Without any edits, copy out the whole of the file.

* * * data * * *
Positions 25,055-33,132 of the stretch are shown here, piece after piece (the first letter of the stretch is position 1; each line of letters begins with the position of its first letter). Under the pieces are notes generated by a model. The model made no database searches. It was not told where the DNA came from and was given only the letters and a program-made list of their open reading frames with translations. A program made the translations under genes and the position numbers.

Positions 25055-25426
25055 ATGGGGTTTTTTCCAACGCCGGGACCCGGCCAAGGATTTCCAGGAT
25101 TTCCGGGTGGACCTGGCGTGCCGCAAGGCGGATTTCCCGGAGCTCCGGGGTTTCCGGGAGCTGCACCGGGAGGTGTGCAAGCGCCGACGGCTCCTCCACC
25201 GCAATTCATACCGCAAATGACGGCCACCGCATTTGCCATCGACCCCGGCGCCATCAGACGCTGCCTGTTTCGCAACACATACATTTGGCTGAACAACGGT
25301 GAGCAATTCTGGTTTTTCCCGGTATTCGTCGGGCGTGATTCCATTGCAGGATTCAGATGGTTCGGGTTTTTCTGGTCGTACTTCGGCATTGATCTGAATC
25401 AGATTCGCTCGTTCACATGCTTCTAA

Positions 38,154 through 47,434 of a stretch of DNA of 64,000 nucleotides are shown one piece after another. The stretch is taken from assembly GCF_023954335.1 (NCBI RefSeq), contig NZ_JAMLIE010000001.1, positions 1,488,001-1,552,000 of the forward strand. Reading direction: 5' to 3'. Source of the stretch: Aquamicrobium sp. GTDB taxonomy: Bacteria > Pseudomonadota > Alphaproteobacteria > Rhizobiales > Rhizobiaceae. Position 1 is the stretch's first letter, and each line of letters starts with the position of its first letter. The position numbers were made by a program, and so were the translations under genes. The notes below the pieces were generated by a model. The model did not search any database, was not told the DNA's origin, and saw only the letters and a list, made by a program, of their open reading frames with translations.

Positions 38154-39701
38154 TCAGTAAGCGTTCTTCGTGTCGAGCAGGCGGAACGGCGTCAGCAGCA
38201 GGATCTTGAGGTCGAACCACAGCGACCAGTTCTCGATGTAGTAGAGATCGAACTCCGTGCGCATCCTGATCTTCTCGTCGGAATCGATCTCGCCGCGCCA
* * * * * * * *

Positions 25,055-33,132 of the stretch are shown here, piece after piece (the first letter of the stretch is position 1; each line of letters begins with the position of its first letter). Under the pieces are notes generated by a model. The model made no database searches. It was not told where the DNA came from and was given only the letters and a program-made list of their open reading frames with translations. A program made the translations under genes and the position numbers.

Positions 25055-25426
25055 ATGGGGTTTTTTCCAACGCCGGGACCCGGCCAAGGATTTCCAGGAT
25101 TTCCGGGTGGACCTGGCGTGCCGCAAGGCGGATTTCCCGGAGCTCCGGGGTTTCCGGGAGCTGCACCGGGAGGTGTGCAAGCGCCGACGGCTCCTCCACC
25201 GCAATTCATACCGCAAATGACGGCCACCGCATTTGCCATCGACCCCGGCGCCATCAGACGCTGCCTGTTTCGCAACACATACATTTGGCTGAACAACGGT
25301 GAGCAATTCTGGTTTTTCCCGGTATTCGTCGGGCGTGATTCCATTGCAGGATTCAGATGGTTCGGGTTTTTCTGGTCGTACTTCGGCATTGATCTGAATC
25401 AGATTCGCTCGTTCACATGCTTCTAA

Positions 38,154 through 47,434 of a stretch of DNA of 64,000 nucleotides are shown one piece after another. The stretch is taken from assembly GCF_023954335.1 (NCBI RefSeq), contig NZ_JAMLIE010000001.1, positions 1,488,001-1,552,000 of the forward strand. Reading direction: 5' to 3'. Source of the stretch: Aquamicrobium sp. GTDB taxonomy: Bacteria > Pseudomonadota > Alphaproteobacteria > Rhizobiales > Rhizobiaceae. Position 1 is the stretch's first letter, and each line of letters starts with the position of its first letter. The position numbers were made by a program, and so were the translations under genes. The notes below the pieces were generated by a model. The model did not search any database, was not told the DNA's origin, and saw only the letters and a list, made by a program, of their open reading frames with translations.

Positions 38154-39701
38154 TCAGTAAGCGTTCTTCGTGTCGAGCAGGCGGAACGGCGTCAGCAGCA
38201 GGATCTTGAGGTCGAACCACAGCGACCAGTTCTCGATGTAGTAGAGATCGAACTCCGTGCGCATCCTGATCTTCTCGTCGGAATCGATCTCGCCGCGCCA